I noticed a small ragged laceration of the trachea on the anterior lateral right side. I could see the endotracheal tube which had been placed by Dr. Carrico in the wound, but there was evidence of air and blood around the tube because I noted the cuff was just above the injury to the trachea.

Mr. Specter.
Would you now describe as particularly as possible the neck wound you observed?

Dr. PERRY. This was situated in the lower anterior one-third of the neck, approximately 5 mm. in diameter.
It was exuding blood slowly which partially obscured it. Its edges were neither ragged nor were they punched out, but rather clean.


Mr. Specter.
And from the level, from below or above the President?

Dr. PERRY. Not having examined any of the. wounds with the exception of the anterior neck wounds, I could not say. This wound, as I noted was about 5 mm., and roughly circular in shape. There is no way for me to determine.


Note all of the comments state that the larynx and trachea were pushed to the left. Also that the trachea was lacerated on the right. The president's tie was also nicked on the right side of the knot (the wearer's right or the left as you look at it). Note also the 5mm estimate of wound diameter - this is consistent with the 5.6mm bullet for a Remington .222 shell casing.

The Zapruder film also shows JFK looking to the right and turning in that direction when he disappears behind the sign - just before the throat wound. So, in my opinion, the angle of a shot being fired from the east shelter of the north pergola is possible to cause the throat wound.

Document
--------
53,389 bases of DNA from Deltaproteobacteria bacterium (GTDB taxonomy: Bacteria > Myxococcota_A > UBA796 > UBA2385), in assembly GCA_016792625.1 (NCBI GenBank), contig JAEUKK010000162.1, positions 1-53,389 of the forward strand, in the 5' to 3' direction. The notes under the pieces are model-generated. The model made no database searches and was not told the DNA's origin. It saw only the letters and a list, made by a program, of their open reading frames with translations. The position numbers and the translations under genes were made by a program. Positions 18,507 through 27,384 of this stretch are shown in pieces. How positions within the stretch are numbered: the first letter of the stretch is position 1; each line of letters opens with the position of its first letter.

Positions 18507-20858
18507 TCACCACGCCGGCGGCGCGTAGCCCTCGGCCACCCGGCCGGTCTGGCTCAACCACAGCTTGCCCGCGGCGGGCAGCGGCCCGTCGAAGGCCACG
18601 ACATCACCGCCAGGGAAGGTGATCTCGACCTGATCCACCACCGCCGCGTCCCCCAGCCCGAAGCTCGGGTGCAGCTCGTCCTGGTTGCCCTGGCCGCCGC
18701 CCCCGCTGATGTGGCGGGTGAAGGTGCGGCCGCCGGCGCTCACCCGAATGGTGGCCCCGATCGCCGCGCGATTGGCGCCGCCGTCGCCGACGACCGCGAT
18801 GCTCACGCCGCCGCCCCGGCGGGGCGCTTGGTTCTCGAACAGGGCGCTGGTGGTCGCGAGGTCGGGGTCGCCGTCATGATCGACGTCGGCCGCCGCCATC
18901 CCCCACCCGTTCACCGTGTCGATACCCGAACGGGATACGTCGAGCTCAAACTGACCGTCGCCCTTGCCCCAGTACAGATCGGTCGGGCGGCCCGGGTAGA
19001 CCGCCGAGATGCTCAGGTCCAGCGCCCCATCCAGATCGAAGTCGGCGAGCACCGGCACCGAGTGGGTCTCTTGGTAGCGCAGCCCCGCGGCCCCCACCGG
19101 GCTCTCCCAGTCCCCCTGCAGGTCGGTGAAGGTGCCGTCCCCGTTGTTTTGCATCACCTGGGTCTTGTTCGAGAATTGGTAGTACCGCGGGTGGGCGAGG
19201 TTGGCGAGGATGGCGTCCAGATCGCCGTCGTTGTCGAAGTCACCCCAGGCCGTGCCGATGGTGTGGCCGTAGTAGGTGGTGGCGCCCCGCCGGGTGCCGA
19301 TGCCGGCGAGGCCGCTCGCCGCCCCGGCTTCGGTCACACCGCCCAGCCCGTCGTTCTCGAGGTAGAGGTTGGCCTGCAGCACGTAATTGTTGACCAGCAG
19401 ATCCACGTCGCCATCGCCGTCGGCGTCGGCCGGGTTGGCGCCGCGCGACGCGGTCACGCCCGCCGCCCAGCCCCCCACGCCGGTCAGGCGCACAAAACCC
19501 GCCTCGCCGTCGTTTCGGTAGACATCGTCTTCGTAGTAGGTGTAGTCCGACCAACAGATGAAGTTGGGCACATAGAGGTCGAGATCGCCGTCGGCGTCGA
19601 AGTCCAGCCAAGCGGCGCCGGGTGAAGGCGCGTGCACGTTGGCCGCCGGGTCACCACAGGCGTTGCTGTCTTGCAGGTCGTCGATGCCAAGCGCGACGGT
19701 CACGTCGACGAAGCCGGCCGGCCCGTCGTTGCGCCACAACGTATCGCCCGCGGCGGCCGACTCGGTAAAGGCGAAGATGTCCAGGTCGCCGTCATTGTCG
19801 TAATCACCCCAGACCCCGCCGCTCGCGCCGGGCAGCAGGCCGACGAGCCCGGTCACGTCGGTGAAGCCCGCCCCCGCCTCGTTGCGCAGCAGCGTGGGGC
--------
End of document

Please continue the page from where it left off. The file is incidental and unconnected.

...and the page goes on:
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Another Parkland Dr. Speaks

Postby Dan » Sun Nov 12, 2006 9:16 pm

On June 19, 1992, Dr. Jones, now Chief of Surgery at Baylor University Medical Center at Dallas, described the President’s throat wound as being “compatible with an entrance wound.â€
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The Apron Man

Postby Dan » Sat Nov 18, 2006 4:41 pm

Doesn't it seem unusual that the Apron Man and the Apron Man Assistant seen from Z218 to Z255 never look at the limo? Why would they travel to Dealey Plaza and not even to bother to look at the president?

What are they looking at? It may be the east shelter of the north pergola - they may be part of the team and were providing cover for the throat shooter.

During the entire throat shooting sequence they never look at the limo.
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Apron Man

Postby Dan » Thu Nov 23, 2006 2:18 am

The Don Roberdeau map places the Apron Man & friend too far east to be looking at the east shelter - they appear to be looking in the direction of the bushes that separate the sidewalk and the Elm Street Extension - or just at each car passing by - as shots were fired - it just doesn't look right in the Z film. Also the photo of the aftermath shows the Apron Man walking isolated in the opposite direction of the crowd - just walking up the middle of Elm Street (it was either a Towner or Willis photo - I can't remember)